New Health Insurance Portability and Accountability Act (HIPAA) regulations went into effect Sept. 23, following a grace period intended to give previously unaffected entities time to become compliant. The new rules attempt to improve privacy for personal medical records, tighten the definition of who can access private information and set new standards for what must be done in the event of a security breach.
While HIPAA has been around since 1996, it was reevaluated as part of the Genetic Information Nondiscrimination Act of 2008 and was overhauled during the Recovery and Reinvestment Act of 2009. The former sought to prevent the use of genetic information found in personal health documents from being used as means for denial of service or employment from healthcare providers and employers.
As of January 2013, so-called “covered entities” are responsible for protecting the privacy of patients and customers under HIPAA. Now that the grace period has elapsed, rules expand that same responsibility to “business associates.” “Covered entities” are defined as healthcare providers and insurers whereas “business associates” are defined as any additional personnel who may handle health records.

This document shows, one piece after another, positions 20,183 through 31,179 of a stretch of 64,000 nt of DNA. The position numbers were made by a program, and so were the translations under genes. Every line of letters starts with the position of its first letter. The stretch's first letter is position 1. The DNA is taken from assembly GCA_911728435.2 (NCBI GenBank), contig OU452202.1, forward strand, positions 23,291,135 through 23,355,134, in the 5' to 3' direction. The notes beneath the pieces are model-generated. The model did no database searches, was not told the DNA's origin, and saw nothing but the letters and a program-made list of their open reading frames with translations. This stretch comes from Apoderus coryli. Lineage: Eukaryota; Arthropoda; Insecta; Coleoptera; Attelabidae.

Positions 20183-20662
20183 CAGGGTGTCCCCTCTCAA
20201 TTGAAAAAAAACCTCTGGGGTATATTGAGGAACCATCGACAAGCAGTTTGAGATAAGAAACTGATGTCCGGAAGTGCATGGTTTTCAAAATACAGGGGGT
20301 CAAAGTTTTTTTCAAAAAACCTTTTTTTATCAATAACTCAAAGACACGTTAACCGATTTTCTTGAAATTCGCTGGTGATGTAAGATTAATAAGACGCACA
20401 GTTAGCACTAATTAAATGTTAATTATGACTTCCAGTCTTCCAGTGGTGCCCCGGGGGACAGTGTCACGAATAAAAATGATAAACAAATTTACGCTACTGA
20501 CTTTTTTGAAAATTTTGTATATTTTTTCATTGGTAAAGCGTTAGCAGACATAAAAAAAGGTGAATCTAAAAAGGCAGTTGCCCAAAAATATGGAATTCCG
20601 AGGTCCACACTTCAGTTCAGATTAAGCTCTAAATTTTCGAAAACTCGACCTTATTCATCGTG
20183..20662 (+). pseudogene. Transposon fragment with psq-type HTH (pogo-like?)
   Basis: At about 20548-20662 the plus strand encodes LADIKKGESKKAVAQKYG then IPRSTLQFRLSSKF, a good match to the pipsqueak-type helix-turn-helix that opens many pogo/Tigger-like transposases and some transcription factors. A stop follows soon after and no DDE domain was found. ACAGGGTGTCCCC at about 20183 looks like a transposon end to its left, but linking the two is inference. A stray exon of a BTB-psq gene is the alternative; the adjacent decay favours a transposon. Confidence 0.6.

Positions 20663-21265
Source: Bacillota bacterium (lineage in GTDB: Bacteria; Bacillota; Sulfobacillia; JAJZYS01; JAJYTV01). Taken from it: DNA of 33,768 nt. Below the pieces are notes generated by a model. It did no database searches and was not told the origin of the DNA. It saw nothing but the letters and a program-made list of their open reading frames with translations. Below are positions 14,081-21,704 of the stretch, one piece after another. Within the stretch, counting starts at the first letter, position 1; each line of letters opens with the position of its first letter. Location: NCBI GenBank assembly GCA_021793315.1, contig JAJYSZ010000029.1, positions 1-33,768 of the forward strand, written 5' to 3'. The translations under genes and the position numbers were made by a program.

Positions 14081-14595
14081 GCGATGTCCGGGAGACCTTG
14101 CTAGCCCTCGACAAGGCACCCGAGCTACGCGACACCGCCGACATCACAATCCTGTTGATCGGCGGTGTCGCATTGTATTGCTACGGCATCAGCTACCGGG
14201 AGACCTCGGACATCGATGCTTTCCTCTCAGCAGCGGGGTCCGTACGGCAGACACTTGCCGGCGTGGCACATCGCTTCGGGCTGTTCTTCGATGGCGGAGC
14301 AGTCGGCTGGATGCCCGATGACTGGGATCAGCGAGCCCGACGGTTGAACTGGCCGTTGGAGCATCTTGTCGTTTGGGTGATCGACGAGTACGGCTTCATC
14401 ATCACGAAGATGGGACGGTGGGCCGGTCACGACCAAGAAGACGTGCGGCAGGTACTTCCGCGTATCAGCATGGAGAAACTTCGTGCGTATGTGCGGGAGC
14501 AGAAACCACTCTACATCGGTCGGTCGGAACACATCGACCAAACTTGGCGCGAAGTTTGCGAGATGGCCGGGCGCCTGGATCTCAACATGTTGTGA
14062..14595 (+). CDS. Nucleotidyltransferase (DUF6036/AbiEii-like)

Regulations impose considerable fines for those that fail to comply, and can also result in criminal charges in the event of extreme negligence. Fines of up to $1 million are now possible within a single calendar year for repeat offenders.
According to The Wall Street Journal, in addition to more detailed definitions of who is responsible for what, the new regulations stipulate that those falling into the “business associates” category will be responsible for conducting risk analysis to discover any potential issues with the way they store sensitive information. They must also get out in front of any risks that may be coming down the pike. The rules will also apply to consultants and other third parties now considered part of the business associate category.
While fines won’t start immediately, the Department of Health and Human Services is expected to start auditing companies shortly. Those who are found to be out of compliance will be required to provide a tactical plan on how they expect to achieve compliance, or they will face the fines laid forth by HIPAA.